Expressway: Nude beaches help us show our true selves

A nude beach opposite the Fire Island Lighthouse.

A nude beach opposite the Fire Island Lighthouse. (Credit: Bill Davis, 2008)

I was raised like most women to believe that my body wasn't good enough, and I bought into it. I hated my body: too short, overweight, hair I didn't like, scars that come along with living a life.

In 1995 a boyfriend took me to Lighthouse Beach on Fire Island. I'd heard about the clothing-optional beach, but my image of the place was of someone standing at the entrance judging anyone with a less-than-perfect body. I encountered something very different -- large crowds of people, most of them naked, of all ages and shapes and sizes. To them, nudity was simply no big deal.

My friend introduced me to others, and within a few weeks I felt as if I knew half the people on the beach. The naturists became like family.


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Now the government is changing that world. For the first summer in many years, the National Park Service is enforcing a state ban on nudity. The service said this affects several Fire Island beaches on federal property, including Watch Hill, Sailors Haven, Barrett Beach, the beach at the Wilderness Visitor Center, and the most popular, Lighthouse Beach.

We're still at the beach this summer, and both women and men are "New York legal," which means we must keep our intimate areas covered -- to our opposition.

For decades, the park service demonstrated that it knows the difference between mere nudity and lewd behavior. Nevertheless it cited lewd behavior as an excuse for breaking the faith with the skinny dippers, who are dedicated stewards of the beach. We believe the agency is citing only 3- to 5-year-old incidents because naturists had already begun speaking to those who behaved improperly. Even the rangers commented on the improvement.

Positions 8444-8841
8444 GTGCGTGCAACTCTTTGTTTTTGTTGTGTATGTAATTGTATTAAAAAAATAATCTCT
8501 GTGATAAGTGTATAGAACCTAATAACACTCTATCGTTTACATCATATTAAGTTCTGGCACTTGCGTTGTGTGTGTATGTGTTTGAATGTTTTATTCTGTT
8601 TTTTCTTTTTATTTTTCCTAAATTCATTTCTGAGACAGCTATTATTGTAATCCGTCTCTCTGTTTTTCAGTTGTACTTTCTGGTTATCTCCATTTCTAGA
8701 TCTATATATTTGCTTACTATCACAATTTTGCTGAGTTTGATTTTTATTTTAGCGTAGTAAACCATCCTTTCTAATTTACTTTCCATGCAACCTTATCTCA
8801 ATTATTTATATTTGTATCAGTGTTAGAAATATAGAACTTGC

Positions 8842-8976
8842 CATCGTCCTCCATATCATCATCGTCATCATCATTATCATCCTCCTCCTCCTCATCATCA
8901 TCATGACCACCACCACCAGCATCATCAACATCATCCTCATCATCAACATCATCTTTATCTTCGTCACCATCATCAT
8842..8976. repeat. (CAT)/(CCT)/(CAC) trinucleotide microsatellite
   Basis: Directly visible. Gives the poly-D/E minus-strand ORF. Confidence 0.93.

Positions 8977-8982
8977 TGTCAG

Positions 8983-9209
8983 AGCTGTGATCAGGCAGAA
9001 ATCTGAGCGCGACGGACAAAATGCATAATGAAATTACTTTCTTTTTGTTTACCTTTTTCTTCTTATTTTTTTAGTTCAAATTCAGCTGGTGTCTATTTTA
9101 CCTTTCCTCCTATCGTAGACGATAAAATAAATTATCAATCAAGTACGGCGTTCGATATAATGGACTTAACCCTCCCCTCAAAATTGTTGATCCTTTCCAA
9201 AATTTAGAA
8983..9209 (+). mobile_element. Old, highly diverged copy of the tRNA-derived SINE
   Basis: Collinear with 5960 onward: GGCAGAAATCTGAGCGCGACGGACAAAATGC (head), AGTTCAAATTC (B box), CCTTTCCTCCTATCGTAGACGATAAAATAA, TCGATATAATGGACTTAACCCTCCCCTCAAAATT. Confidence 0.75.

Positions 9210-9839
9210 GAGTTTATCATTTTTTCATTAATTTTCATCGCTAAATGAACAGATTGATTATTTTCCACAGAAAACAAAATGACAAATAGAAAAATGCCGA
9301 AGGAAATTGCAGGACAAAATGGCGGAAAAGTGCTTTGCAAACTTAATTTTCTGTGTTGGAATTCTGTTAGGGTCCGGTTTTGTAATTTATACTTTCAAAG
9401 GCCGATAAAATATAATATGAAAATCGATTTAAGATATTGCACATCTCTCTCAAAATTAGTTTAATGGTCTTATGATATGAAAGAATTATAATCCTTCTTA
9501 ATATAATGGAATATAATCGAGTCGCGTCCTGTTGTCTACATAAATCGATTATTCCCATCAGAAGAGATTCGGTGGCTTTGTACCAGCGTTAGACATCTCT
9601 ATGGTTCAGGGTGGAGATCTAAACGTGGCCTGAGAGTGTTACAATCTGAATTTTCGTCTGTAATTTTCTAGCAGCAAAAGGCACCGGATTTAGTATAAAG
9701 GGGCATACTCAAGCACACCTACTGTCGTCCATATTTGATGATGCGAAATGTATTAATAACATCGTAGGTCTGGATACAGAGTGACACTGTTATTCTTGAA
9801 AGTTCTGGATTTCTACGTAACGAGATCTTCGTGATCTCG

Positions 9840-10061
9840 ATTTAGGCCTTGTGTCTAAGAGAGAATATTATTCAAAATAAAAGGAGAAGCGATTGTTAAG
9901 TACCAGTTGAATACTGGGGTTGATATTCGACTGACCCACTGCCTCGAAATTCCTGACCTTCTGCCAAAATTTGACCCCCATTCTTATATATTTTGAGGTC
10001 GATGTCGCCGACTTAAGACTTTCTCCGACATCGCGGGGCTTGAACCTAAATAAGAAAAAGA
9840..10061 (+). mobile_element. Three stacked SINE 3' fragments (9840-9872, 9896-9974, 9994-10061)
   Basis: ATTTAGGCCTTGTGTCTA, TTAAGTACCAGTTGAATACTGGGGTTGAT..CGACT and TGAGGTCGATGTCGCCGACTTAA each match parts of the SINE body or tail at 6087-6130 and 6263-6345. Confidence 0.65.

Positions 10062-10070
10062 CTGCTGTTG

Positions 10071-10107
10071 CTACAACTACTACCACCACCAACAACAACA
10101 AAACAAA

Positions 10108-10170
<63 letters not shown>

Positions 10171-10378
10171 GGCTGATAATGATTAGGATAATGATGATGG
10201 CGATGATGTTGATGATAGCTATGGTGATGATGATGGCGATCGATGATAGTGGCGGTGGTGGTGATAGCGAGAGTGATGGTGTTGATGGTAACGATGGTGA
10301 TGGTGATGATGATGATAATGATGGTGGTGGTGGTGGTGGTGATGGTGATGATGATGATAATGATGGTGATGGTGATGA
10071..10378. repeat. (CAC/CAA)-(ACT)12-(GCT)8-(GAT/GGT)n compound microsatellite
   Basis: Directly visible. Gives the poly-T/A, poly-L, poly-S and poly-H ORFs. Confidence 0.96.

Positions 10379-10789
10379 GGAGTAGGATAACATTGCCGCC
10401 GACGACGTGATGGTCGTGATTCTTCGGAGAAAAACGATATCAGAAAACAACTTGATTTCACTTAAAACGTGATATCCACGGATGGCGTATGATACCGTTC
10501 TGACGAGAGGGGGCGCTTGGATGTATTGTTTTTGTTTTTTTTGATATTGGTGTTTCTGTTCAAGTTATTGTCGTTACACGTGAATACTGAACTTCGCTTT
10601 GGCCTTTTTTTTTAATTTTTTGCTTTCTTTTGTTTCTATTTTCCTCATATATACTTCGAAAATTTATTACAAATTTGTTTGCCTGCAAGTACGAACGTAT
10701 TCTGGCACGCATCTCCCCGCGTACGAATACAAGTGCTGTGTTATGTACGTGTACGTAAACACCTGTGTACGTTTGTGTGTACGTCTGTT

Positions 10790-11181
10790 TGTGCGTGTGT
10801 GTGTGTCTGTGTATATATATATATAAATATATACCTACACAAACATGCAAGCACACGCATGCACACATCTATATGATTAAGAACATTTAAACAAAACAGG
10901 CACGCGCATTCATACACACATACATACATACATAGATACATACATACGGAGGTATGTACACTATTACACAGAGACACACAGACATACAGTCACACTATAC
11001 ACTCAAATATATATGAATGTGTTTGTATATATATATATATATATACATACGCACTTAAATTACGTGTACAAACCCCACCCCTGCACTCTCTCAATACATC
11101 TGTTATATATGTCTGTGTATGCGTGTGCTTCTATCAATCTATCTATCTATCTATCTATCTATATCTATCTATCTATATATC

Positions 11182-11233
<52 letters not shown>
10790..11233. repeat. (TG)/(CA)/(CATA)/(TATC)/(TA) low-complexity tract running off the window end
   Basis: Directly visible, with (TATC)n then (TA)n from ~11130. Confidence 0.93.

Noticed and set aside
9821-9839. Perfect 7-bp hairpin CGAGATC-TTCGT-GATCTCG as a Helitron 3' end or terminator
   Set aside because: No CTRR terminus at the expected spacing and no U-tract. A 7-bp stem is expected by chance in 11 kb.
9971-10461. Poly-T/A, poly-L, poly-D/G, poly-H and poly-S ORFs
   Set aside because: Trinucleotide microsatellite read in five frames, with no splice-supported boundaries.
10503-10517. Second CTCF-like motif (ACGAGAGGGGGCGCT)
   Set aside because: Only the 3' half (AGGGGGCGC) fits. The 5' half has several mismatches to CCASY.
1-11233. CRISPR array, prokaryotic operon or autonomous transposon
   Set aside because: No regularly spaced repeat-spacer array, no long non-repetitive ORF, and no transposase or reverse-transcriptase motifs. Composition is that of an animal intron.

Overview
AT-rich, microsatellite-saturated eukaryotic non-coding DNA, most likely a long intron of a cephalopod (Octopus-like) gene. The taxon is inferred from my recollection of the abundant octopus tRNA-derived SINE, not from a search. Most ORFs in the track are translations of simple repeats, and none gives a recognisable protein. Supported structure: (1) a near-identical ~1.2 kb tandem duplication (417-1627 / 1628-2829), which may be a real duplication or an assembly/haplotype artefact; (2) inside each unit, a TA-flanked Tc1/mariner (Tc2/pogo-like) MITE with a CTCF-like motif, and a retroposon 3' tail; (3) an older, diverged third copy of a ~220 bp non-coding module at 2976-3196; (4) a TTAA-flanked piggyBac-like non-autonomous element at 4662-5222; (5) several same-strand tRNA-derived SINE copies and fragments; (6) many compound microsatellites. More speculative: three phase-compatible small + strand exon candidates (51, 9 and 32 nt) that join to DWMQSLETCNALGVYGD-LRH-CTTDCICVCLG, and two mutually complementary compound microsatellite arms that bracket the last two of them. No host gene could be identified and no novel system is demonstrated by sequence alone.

The naturists at Lighthouse Beach have developed a true community that only begins at the beach.

There is a group called the Long Island Travasuns; I am on its board of directors. We hold clothing-optional events all year long so our "family" continues off the beach. We hang out together, go to each others' weddings, which are occasionally clothing-optional. We watch our children grow and attend our friends' funerals. I have friends who were raised as naturists at Lighthouse Beach and have opted to raise their kids that way. These kids possess a self confidence that I never had at that age.

That family and I will not disappear. Working closely with the Naturist Action Committee, a nationwide nonprofit organization dedicated to protecting the rights of naturists, we are exploring all of our options. Long Island has a lot of shoreline, surely there's a spot for us.

 

I began to understand from that first day at Lighthouse Beach that some people do judge others not by what you look like, but by who you truly are. When you are nude with others in a social setting, you remove more than just your clothes. You show your true self. You learn to look past the exterior layers and drop the protective shell and the pretense. I learned body acceptance.

Reader Susan Rothberg lives in Lindenhurst.

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